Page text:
Home > cattle industry, Confusion, Just a Thought > Flight of the Orange Juice Perspective

Flight of the Orange Juice Perspective

The past few months have been intellectually decadent, to say the least. I spent a lot of time “working” according to my time sheets. In that time I’ve had the opportunity to be involved with a lot of different people, from many different areas of life. Some were students I was mentoring, others were scientists, ranchers, performing artists, hunters, educators and, well, the list is just too dang exhaustive to type.

In the spring I was on a short flight heading back home from a meeting, I honestly can’t remember if it was early morning or late late evening. Either way I was tired. And then the stewardess delivered a much appreciated cup of orange juice. Who doesn’t love a cup o’ juice when tired & travelling, slagging away at work stuff whenever you get a spare moment?

As I sat there working away with the OJ on the tray beside me, a thought developed. The curious cup of OJ At a glance towards my liquid delight, my first thought within seconds was: we’re rolling slightly and vibrating at a set frequency. No duh. It’s a plane. This was promptly followed by: why the deuce did I think that? Post hoc explanation within the next minute was that I watched how the juice oscillated and moved around, thinking of how it was transmitting the movement of the plane and that not only was there vibration at a certain frequency causing a repeatable pattern of rings moving in the horizontal plane, but we were also likely tipping side to side a bit based on the shifting of the surface of the juice relative levels of juice at each side of the cup. Both of which were discernible to me because of the reflection of the light on the surface of the juice changing with motion of the juice relative to the incidence of the light.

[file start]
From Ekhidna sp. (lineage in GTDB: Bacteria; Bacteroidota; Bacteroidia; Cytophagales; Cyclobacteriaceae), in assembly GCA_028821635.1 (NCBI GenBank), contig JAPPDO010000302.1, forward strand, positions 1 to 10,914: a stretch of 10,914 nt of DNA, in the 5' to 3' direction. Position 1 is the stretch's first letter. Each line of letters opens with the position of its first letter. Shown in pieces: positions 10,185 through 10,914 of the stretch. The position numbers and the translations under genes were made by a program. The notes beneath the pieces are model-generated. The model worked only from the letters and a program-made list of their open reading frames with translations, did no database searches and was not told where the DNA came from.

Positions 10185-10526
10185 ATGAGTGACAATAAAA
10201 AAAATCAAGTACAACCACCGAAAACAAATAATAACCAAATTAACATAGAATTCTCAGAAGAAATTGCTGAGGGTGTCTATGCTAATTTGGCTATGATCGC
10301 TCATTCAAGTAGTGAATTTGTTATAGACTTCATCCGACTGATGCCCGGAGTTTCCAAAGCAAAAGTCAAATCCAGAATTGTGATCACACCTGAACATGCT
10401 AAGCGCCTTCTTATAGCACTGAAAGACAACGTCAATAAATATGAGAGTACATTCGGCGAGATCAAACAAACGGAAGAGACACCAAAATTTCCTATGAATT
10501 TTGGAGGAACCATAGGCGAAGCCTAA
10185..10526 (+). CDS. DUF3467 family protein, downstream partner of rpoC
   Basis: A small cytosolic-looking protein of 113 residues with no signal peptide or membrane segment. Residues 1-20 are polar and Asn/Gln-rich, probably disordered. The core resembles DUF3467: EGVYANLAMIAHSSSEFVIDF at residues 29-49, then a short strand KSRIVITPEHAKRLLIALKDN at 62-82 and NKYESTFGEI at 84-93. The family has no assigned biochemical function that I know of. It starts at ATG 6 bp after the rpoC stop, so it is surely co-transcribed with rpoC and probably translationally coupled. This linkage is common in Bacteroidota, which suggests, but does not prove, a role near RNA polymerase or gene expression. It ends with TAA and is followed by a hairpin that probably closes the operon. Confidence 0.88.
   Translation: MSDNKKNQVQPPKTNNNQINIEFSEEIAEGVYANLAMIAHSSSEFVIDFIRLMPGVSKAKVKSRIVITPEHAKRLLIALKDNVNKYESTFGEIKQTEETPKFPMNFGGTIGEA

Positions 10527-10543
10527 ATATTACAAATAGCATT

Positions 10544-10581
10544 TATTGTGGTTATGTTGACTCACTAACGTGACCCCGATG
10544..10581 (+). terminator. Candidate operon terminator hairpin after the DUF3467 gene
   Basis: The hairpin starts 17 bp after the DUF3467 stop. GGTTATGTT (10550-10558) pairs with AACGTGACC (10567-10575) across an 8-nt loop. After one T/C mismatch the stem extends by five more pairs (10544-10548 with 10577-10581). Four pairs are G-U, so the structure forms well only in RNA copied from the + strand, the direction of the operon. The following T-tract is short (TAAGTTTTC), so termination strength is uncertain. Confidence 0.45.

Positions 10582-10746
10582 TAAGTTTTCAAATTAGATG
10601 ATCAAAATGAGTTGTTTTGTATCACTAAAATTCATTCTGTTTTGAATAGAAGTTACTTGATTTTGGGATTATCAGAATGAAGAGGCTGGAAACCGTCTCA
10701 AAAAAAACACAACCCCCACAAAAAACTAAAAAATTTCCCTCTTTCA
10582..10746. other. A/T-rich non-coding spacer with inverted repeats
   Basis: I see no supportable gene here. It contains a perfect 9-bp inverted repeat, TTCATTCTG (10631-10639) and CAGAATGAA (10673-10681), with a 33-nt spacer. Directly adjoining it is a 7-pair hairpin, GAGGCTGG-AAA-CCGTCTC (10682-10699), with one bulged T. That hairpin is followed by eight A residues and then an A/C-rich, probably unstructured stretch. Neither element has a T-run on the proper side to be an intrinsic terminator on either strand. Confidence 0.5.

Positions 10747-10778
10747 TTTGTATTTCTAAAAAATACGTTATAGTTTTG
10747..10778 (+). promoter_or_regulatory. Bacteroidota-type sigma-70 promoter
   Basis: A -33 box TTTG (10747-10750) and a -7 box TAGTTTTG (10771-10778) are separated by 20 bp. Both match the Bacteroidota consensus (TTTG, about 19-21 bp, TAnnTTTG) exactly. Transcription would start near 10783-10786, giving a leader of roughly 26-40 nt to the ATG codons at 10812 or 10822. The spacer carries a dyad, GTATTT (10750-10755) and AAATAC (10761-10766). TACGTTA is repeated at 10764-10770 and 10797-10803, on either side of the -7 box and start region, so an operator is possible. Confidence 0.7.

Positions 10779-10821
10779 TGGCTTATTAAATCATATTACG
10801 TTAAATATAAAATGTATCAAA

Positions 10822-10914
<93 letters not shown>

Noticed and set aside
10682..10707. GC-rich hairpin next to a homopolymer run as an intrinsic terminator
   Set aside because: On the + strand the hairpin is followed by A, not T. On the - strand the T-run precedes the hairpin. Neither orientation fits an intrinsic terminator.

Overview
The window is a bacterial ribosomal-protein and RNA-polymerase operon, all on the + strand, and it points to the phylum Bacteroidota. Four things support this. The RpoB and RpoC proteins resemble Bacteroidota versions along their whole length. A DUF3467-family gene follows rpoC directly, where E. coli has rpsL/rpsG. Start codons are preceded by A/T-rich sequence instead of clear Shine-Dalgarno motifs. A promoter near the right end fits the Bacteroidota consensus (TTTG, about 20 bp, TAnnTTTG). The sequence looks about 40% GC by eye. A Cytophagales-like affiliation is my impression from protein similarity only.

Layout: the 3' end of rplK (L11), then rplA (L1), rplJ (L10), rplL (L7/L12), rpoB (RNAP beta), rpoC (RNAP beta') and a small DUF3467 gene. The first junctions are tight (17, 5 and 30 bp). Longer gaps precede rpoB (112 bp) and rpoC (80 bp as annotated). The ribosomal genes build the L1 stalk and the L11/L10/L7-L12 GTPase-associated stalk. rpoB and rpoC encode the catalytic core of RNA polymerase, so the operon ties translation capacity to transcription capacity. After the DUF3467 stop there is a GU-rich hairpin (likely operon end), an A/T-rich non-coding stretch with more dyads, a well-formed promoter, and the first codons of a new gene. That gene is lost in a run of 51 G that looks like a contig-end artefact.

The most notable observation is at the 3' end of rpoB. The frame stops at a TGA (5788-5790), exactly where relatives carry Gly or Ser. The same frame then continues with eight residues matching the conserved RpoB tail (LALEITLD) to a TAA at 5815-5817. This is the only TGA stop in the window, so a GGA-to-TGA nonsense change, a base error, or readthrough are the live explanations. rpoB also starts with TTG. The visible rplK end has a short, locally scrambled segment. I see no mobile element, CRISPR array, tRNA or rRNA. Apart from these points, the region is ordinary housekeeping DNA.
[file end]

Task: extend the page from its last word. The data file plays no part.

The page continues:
Yup. Nerded that up.

I debated sharing the deconstruction of that thought process, largely because when I did most people just laughed and said it was because I was working too hard or just a big geek. Neither remark really bothered me, but I just felt that a bigger concept was at play. Perspective.

Although the discussions these past months have been over a wide variety of topics, I couldn’t help but circle back to my flying OJ experience when the topic arose of conflict. Especially when discussing the progression of “ag-vocacy” and inevitably with the arrival of the fall hunting season. Conflict is present in many things, but agriculture and hunting are two that I’m currently exposed to a lot. I recently went hiking with a hunter, encountered a “small” bear while I was on my own. Personally, the bear seemed damn huge at 10 ft away, but of all things what struck me was the curiosity in the face and gestures. Thankfully the encounter wasn’t detrimental for either the bear or I. After the hike, the hunter (a former guide from the north) gave me a book I just finished, Grizzly Heart. The book is about using a difference perspective for sharing the world with “dangerous” animals.

In the book Charlie Russel and Maureen Enns (an Alberta rancher and an artist) use a different perspective on bears, one that encompasses actually trying to understand the bears’ perspective on space, resources etc., to make sharing space with them possible not only for them in their remote cabin, but also for villages in the surrounding area. The book reminded me of my view of the flying OJ, and how it is just a different perspective on something. People’s responses just didn’t encompass that perspective.

I keep taking the OJ and the grizzlies back to ag-vocacy and the brewing discomfort that I have been developing with it. Sometimes it seems like a large amount of support for agriculture and attempts to “educate” about agriculture don’t encompass that other perspectives are seeing things in a whole different way. A lot of people may recognize that there are other perspectives on agricultural production. But I often am left wondering if people take the time to really try and see the world through the other eyes, how those eyes see the conflict and what we, as humans, might have to re-learn if we are going to peacefully share the world.

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